|Pen and Ink Reflections||
Henri Nouwen, a Dutch Catholic priest, once said that “somewhere we know that without silence, words lose their meaning”. When there is silence, words also become infinitely more powerful. An enfleshed Word, like an infant Jesus – remembering that the word ‘infant’ comes from the Greek for ‘not speaking’ – carries most meaning of all; ‘the Word without a word’ as T.S Eliot expressed it in his poem Ash Wednesday...
If you have ever been to St Luke’s church in Toowoomba, you will know it has wonderful stained glass windows. These include, above the high altar, a replica of the famous medieval ‘Blue Virgin’ window from Chartres cathedral. Another outstanding feature, at the west end, above the baptistery, is a beautiful modern Australian stained glass window; which, almost like an Aboriginal dot painting, plots and celebrates so many aspects of Creation. There are several other windows too which command attention, including one with St Peter and girls from The Glennie School; a rendering of the meeting of Mary Magdalene with Jesus at the Resurrection; and a moving portrait (in the Warriors Chapel) of a dying soldier reaching out and touching the crucified Christ. All speak powerfully of Christian faith, and are, as it were, the Gospel in glass.. Over the years I ministered there however, the window I was surprisingly increasingly drawn to was one of those which are easily passed over: namely a stained glass window representing the baptism of Jesus by John the Baptist. As time went on, I would indeed particularly point this out to those who came for baptisms. For the message of that window goes to the heart of the good news – the Gospel – we all need to hear today: the good news which lies behind Jesus’ responses to the great human temptations in our Gospel reading today. To flourish beyond such temptations, we, like Jesus at his baptism, need to hear, for ourselves, the words of God ‘You are my Beloved, in you I am well pleased’…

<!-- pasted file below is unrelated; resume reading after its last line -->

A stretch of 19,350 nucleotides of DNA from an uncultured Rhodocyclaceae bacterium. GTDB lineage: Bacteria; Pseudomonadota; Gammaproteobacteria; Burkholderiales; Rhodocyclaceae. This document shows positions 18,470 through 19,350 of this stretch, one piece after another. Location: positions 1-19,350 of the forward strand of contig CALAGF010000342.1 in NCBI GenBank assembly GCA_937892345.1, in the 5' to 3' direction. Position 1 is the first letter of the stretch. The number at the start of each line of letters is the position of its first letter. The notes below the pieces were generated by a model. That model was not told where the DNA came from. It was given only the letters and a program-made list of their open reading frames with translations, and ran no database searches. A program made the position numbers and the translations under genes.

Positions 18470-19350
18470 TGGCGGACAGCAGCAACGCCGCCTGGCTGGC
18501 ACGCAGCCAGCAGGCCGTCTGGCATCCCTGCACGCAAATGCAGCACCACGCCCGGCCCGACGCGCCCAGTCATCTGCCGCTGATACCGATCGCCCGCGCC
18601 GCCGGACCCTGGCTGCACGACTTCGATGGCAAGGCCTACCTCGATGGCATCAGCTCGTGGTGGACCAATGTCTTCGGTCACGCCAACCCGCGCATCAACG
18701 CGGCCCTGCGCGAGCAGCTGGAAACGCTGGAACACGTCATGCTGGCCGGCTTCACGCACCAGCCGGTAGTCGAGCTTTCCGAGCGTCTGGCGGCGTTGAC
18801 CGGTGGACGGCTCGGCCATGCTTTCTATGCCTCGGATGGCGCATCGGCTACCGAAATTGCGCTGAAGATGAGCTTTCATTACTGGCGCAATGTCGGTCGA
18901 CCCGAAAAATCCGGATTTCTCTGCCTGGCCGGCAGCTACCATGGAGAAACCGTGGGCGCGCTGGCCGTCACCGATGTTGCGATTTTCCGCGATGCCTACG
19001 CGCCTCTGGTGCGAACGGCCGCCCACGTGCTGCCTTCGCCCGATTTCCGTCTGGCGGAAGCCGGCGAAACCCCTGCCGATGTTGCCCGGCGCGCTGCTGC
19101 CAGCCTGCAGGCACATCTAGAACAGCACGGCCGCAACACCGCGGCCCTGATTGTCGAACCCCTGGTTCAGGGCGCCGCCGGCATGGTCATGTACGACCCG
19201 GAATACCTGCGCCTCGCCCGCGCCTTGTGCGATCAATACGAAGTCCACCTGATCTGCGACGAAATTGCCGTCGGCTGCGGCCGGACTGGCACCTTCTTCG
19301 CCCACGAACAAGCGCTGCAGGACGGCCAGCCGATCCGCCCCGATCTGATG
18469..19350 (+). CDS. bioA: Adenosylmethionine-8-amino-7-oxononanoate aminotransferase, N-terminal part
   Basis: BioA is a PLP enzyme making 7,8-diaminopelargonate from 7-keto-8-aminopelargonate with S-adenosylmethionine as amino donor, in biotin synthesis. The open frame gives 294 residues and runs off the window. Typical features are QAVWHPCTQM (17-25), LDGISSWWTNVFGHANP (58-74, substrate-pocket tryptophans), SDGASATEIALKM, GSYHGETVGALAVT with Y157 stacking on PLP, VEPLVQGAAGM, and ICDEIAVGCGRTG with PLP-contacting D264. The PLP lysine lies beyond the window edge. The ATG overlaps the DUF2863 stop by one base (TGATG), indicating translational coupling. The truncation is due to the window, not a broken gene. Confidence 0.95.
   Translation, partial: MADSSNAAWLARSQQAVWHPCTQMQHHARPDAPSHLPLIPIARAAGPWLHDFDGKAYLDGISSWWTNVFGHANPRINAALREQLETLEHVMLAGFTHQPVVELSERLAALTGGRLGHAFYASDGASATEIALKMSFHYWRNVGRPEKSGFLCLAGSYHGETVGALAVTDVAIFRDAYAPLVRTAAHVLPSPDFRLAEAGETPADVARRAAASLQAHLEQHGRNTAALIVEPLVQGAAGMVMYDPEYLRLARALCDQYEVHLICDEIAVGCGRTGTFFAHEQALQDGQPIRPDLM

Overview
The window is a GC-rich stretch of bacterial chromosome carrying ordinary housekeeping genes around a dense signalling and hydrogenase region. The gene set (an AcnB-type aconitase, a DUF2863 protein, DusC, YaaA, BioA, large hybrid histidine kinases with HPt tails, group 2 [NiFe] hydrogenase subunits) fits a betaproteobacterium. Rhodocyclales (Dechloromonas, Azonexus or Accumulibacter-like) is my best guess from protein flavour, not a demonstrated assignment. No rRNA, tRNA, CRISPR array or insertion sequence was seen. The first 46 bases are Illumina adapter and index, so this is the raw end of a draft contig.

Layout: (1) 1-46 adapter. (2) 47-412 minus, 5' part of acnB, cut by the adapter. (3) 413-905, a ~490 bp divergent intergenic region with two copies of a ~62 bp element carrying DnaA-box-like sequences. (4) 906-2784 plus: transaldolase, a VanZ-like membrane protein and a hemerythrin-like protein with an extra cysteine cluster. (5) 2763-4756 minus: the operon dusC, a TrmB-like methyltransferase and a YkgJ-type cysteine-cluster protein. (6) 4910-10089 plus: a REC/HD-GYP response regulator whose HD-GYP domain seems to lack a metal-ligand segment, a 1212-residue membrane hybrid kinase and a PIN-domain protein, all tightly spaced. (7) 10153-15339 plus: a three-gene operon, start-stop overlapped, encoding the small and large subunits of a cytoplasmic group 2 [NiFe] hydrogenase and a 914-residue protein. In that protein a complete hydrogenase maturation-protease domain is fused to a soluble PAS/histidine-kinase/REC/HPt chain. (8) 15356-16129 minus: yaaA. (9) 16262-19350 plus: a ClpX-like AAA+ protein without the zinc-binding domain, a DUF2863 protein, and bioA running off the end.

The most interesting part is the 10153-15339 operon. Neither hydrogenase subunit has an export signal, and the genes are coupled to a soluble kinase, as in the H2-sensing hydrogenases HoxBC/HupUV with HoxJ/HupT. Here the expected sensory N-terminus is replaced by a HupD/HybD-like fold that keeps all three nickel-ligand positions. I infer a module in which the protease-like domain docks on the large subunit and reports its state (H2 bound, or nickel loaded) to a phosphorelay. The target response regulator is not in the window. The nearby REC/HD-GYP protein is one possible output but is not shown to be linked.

At times Jesus must have felt, as perhaps sometimes we feel, that he could not win. Had he followed the ascetic practices of John the Baptist he would have been condemned as demon possessed. As it is, his critics are quick to judge his joyous engagement with life as a failure of self control and an indicator of immorality. He compares the society around him with a bunch of quarrelsome children, who are refusing to enter into the dances and activities associated with wedding and funeral feasts - in other words they are refusing the very stuff of life. When we refuse to engage with the stuff of life, in all its joy and terror, we repress our emotions and become hard of heart. Then we can indeed become quarrelsome and irritable, concentrating on minor details and neglecting the big picture. Jesus is saddened when this happens, because we miss out on so much. We also end up weighed down with burdens too heavy to carry, that are of our own making, just as the Pharisees did in Jesus own day.
So what is to be done? Firstly we need to look to Jesus, who as the incarnation of God was not afraid to experience the full range of our human emotions of joy, anger, fear and grief. He lived passionately out of the very height and depth of human feeling. Now that can be pretty confronting for ourselves and sometimes others. As most of you know Jo and I have recently become grandparents. This week our daughter has been facing the challenges of an infant living into the fullness of their human emotions, expressing himself in anger and crying as well as beginning to reward her efforts with first smiles. It is quite a challenge for both of them. Yet infants as Jesus said, do indeed sometimes understand things better than adults...